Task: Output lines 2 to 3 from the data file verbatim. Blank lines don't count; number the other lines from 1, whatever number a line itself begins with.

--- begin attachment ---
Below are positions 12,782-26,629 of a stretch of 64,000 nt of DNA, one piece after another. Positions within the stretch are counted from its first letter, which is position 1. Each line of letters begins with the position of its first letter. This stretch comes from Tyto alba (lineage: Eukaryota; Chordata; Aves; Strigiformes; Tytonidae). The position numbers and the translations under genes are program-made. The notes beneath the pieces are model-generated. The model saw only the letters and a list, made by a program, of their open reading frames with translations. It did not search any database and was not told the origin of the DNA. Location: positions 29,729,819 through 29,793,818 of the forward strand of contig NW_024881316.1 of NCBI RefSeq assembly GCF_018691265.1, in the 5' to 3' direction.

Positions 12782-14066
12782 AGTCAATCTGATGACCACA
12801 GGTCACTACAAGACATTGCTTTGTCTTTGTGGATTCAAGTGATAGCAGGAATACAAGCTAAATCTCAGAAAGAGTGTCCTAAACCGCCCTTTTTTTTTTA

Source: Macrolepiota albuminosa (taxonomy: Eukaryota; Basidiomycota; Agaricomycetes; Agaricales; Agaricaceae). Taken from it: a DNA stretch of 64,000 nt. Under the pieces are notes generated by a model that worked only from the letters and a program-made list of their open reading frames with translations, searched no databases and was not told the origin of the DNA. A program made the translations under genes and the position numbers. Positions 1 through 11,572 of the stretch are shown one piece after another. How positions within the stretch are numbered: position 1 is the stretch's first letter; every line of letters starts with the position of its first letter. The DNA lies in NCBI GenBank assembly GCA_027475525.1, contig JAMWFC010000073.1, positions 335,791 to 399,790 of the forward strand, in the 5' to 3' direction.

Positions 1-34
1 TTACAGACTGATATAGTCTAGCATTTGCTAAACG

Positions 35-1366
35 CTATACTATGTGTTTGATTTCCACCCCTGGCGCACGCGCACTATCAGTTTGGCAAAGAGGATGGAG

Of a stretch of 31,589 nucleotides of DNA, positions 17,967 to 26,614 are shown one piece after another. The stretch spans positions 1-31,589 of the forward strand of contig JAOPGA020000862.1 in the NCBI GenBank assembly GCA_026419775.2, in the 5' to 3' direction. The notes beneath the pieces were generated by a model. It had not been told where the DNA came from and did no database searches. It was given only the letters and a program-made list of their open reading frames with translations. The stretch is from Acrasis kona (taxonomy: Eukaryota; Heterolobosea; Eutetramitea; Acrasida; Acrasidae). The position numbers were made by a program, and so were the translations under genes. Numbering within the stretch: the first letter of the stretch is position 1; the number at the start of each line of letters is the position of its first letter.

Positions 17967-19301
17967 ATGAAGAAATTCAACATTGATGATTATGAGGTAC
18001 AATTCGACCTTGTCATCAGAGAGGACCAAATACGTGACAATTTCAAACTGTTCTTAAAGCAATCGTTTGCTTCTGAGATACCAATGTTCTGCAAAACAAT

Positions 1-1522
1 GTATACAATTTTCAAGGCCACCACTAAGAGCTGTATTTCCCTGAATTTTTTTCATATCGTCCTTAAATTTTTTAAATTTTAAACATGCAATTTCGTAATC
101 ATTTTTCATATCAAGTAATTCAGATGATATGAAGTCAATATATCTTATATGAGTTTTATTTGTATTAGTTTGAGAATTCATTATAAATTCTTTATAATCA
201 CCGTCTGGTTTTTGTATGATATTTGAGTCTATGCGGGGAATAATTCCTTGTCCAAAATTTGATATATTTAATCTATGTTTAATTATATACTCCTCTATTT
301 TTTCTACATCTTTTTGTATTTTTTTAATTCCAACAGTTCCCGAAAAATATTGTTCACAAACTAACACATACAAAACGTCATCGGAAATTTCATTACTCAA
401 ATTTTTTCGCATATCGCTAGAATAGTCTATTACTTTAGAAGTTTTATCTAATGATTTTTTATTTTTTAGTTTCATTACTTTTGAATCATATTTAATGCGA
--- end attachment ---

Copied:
Positions 12782-14066
12782 AGTCAATCTGATGACCACA